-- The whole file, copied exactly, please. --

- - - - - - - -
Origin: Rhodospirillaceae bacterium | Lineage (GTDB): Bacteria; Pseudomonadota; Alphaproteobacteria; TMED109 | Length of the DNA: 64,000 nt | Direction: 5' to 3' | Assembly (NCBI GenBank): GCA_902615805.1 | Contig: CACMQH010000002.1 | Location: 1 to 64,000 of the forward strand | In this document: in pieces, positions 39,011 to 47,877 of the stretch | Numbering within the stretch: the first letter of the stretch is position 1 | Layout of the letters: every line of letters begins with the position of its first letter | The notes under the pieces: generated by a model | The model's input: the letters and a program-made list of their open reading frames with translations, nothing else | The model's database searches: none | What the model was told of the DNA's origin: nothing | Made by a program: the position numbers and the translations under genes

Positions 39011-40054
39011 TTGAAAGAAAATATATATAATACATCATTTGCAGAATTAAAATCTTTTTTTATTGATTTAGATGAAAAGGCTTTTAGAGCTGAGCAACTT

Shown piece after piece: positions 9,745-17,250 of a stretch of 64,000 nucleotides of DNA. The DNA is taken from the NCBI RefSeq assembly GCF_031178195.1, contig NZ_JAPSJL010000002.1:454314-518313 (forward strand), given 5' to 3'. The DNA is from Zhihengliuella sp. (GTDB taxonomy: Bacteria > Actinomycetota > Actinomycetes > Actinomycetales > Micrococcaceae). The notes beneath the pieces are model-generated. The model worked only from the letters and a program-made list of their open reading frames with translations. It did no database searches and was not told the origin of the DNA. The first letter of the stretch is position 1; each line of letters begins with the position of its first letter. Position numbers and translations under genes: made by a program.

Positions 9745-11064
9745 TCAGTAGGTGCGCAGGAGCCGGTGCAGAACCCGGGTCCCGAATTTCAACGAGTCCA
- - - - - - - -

Origin: Rhodospirillaceae bacterium | Lineage (GTDB): Bacteria; Pseudomonadota; Alphaproteobacteria; TMED109 | Length of the DNA: 64,000 nt | Direction: 5' to 3' | Assembly (NCBI GenBank): GCA_902615805.1 | Contig: CACMQH010000002.1 | Location: 1 to 64,000 of the forward strand | In this document: in pieces, positions 39,011 to 47,877 of the stretch | Numbering within the stretch: the first letter of the stretch is position 1 | Layout of the letters: every line of letters begins with the position of its first letter | The notes under the pieces: generated by a model | The model's input: the letters and a program-made list of their open reading frames with translations, nothing else | The model's database searches: none | What the model was told of the DNA's origin: nothing | Made by a program: the position numbers and the translations under genes

Positions 39011-40054
39011 TTGAAAGAAAATATATATAATACATCATTTGCAGAATTAAAATCTTTTTTTATTGATTTAGATGAAAAGGCTTTTAGAGCTGAGCAACTT

Shown piece after piece: positions 9,745-17,250 of a stretch of 64,000 nucleotides of DNA. The DNA is taken from the NCBI RefSeq assembly GCF_031178195.1, contig NZ_JAPSJL010000002.1:454314-518313 (forward strand), given 5' to 3'. The DNA is from Zhihengliuella sp. (GTDB taxonomy: Bacteria > Actinomycetota > Actinomycetes > Actinomycetales > Micrococcaceae). The notes beneath the pieces are model-generated. The model worked only from the letters and a program-made list of their open reading frames with translations. It did no database searches and was not told the origin of the DNA. The first letter of the stretch is position 1; each line of letters begins with the position of its first letter. Position numbers and translations under genes: made by a program.

Positions 9745-11064
9745 TCAGTAGGTGCGCAGGAGCCGGTGCAGAACCCGGGTCCCGAATTTCAACGAGTCCA